The iconic Vogue fashion editor Diana Vreeland once said, “Red is the great clarifier — bright, cleansing, revealing.”

She pursued the color she described as a child’s cap in a Renaissance portrait and believed that boredom with it would be like becoming tired of the person you love

Loading the player...

Vreeland, known as the Oscar Wilde of fashion, demanded that Park Avenue interior designer Billy Baldwin create a living room to “look like a garden, but a garden in hell.” 

She wanted it to match the scarlet of her lips and nails and the rouge paint brush markings on her cheeks.

It was 1955, and the legendary editor saw the future power of the color. She lived its I-am-here quality — because there is no doubt where one stands with Red.

The color that makes eyes travel

Vreeland was right — as she was about most things. Remember her mantra — “the eye has to travel?” With Red, the eye travels and burns its retina with the color. 

The tincture of passion, desire, and revolution has always graced the catwalk, but last year the fashion industry threw Red over for Pink; it went mental with the color, like Pepto Bismol on steroids.   

Valentino Pink, officially named Pink PP, or facsimile of, dominated the catwalk. Conjured up by Italian fashion designer Pierpaolo Piccioli for Valentino, it was impossible not to think of Pink.  

Hot pink, Bubble Gum pink, and Barbie pink — think Meghan Traynor in “Made You Look.”

Not anymore. 

During New York Fashion Week Fall/Winter 2023, Red stepped up and escorted Pink off the stage

Usually, the fall colors on the catwalk and in the streets of New York, London, and Madrid are rich burgundy, deep plum, burnt olive, brown, strict gray, or subdued beige. Not so for 2023. 

The catwalk popped with tomato bisque Red, Cherry Red, crimson chinoiserie Red, vermilion, Spanish scarlet, orangey coral Red, and the deep burgundy of Buddhist monks’ robes — the color of the sacred realm. 

Designers like Sandy Liang had puffer jackets and matching trousers in the same color; Proenza Schouler put it in a buttery, soft leather one would just die to wear, and Prabal Gurung’s fall 2023 collection worked bursts of the color on the clothes, and the model’s looks.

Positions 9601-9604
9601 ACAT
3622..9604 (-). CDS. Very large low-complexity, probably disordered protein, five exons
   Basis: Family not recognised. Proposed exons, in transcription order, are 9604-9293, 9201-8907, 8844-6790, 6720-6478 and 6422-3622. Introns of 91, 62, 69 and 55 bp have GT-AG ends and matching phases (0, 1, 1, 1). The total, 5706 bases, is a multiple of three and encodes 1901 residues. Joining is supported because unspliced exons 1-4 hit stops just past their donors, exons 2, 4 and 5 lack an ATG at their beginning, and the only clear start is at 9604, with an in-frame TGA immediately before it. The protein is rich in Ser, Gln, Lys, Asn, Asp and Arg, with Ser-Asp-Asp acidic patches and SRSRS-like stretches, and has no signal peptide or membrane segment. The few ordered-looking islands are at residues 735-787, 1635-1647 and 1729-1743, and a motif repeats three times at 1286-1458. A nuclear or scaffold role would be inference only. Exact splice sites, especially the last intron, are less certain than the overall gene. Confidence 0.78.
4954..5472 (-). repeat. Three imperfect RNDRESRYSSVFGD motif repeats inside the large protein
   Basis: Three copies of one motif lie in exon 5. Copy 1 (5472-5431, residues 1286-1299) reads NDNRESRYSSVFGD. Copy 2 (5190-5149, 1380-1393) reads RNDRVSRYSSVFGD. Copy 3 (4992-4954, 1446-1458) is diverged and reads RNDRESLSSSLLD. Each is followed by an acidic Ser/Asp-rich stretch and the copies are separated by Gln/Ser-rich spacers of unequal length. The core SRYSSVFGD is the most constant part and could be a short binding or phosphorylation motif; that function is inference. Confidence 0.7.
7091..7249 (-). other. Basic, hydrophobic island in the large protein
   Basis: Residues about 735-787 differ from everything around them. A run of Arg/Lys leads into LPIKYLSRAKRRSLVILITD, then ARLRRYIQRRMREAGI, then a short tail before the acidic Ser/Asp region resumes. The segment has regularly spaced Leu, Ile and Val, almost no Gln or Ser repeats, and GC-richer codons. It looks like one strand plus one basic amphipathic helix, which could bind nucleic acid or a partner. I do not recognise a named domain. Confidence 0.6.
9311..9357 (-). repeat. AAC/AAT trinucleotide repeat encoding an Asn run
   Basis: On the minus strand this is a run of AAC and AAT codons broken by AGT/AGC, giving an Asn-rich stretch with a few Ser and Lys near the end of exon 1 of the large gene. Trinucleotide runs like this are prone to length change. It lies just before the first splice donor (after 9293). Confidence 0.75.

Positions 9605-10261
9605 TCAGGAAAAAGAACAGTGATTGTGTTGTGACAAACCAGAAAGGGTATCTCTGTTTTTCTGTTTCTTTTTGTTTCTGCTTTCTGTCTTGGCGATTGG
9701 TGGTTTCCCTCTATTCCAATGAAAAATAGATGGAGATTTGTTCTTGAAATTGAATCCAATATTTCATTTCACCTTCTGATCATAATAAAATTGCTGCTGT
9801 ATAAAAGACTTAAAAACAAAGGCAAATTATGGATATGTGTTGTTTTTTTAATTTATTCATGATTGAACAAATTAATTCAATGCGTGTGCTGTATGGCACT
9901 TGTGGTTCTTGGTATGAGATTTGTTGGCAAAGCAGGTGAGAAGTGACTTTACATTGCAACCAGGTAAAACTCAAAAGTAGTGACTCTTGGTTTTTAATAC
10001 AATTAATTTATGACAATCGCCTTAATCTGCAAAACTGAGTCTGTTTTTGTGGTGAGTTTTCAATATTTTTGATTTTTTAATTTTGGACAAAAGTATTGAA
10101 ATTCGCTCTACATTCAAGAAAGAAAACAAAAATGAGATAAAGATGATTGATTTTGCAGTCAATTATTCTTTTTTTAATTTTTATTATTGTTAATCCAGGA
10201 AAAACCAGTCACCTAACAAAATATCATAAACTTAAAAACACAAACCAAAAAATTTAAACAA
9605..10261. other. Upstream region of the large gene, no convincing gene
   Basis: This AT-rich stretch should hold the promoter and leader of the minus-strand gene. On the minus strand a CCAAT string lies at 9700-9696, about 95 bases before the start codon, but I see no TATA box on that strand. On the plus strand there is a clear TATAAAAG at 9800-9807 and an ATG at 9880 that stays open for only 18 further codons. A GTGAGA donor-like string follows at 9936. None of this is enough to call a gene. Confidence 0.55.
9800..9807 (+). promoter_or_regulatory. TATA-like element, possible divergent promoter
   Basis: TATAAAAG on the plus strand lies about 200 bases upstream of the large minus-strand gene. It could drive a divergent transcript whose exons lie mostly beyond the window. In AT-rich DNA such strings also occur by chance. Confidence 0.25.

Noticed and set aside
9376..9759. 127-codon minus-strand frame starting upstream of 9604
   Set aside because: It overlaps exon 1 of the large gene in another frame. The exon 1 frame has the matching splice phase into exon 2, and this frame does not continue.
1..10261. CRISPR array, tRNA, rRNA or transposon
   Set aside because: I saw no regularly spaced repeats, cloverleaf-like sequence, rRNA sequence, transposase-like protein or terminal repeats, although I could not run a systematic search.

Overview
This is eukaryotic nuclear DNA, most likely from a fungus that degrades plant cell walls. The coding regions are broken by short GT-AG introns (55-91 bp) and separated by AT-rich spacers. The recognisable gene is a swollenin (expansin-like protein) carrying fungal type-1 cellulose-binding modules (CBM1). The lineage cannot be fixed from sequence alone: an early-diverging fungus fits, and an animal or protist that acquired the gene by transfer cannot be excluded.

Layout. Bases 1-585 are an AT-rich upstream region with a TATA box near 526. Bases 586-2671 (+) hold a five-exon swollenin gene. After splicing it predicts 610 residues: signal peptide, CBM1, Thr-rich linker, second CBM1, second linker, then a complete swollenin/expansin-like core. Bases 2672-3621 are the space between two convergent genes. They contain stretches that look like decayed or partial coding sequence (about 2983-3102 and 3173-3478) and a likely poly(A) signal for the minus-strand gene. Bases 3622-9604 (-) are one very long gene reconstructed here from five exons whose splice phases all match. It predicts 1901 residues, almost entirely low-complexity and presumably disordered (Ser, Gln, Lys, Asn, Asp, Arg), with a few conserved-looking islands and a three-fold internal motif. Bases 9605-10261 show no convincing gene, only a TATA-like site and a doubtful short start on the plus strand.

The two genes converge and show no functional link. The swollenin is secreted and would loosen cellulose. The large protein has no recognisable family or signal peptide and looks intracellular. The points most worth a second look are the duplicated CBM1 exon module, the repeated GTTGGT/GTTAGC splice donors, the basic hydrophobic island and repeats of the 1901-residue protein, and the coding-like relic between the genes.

So, is Red the new Pink? 

Rihanna certainly thinks so (and that is a grade-A stamp of approval!)

Riri Red had a massive platform during Rihanna’s Super Bowl half-time appearance with a Ferrari red Loewe tailored outfit cocooning her pregnancy, chunky red Maison Margiela sneakers, and a custom-made floor-sweeping Alaïa puffer coat — an ode to fashion icon Andre Leon Talley.

Red also graced the Oscars “champagne” carpet with Cara Delevingne wearing Elie Saab Haute Couture in a fire engine you-can’t-miss-me hue.  

New York Fashion might have re-discovered Red for this fall and winter, but Latinas have always paid homage to the power of the color. 

For Latinas, this color has been our voice of rebellion

As Latinas, we are told it’s best to be quiet and keep to the background. Calling too much attention to ourselves risks being branded as demanding and challenging.   

But, with Red, we fight back; it’s our empowerment color.  

Worn by Frida Khalo, Selena Quintanilla, Celia Cruz, Dolores del Rio, and the signature lipstick of Alexandria Ocasio Cortez, it represents resistance and femininity. 

Red is the color of La Doña — Mexican actress Maria Felix — who famously said that an intelligent woman doesn’t get sad; she gets pretty. 

Or as Ocasio-Cortez told Elle: “Any attempt to make femininity trivial or unimportant is an attempt to take away my power. So I’m going to wear the red lipstick.” 

AOC, I agree. So, I’ll walk out the door with Red lipstick, Red shoes, and a knock-off Riri Red jumpsuit because I can’t afford the original.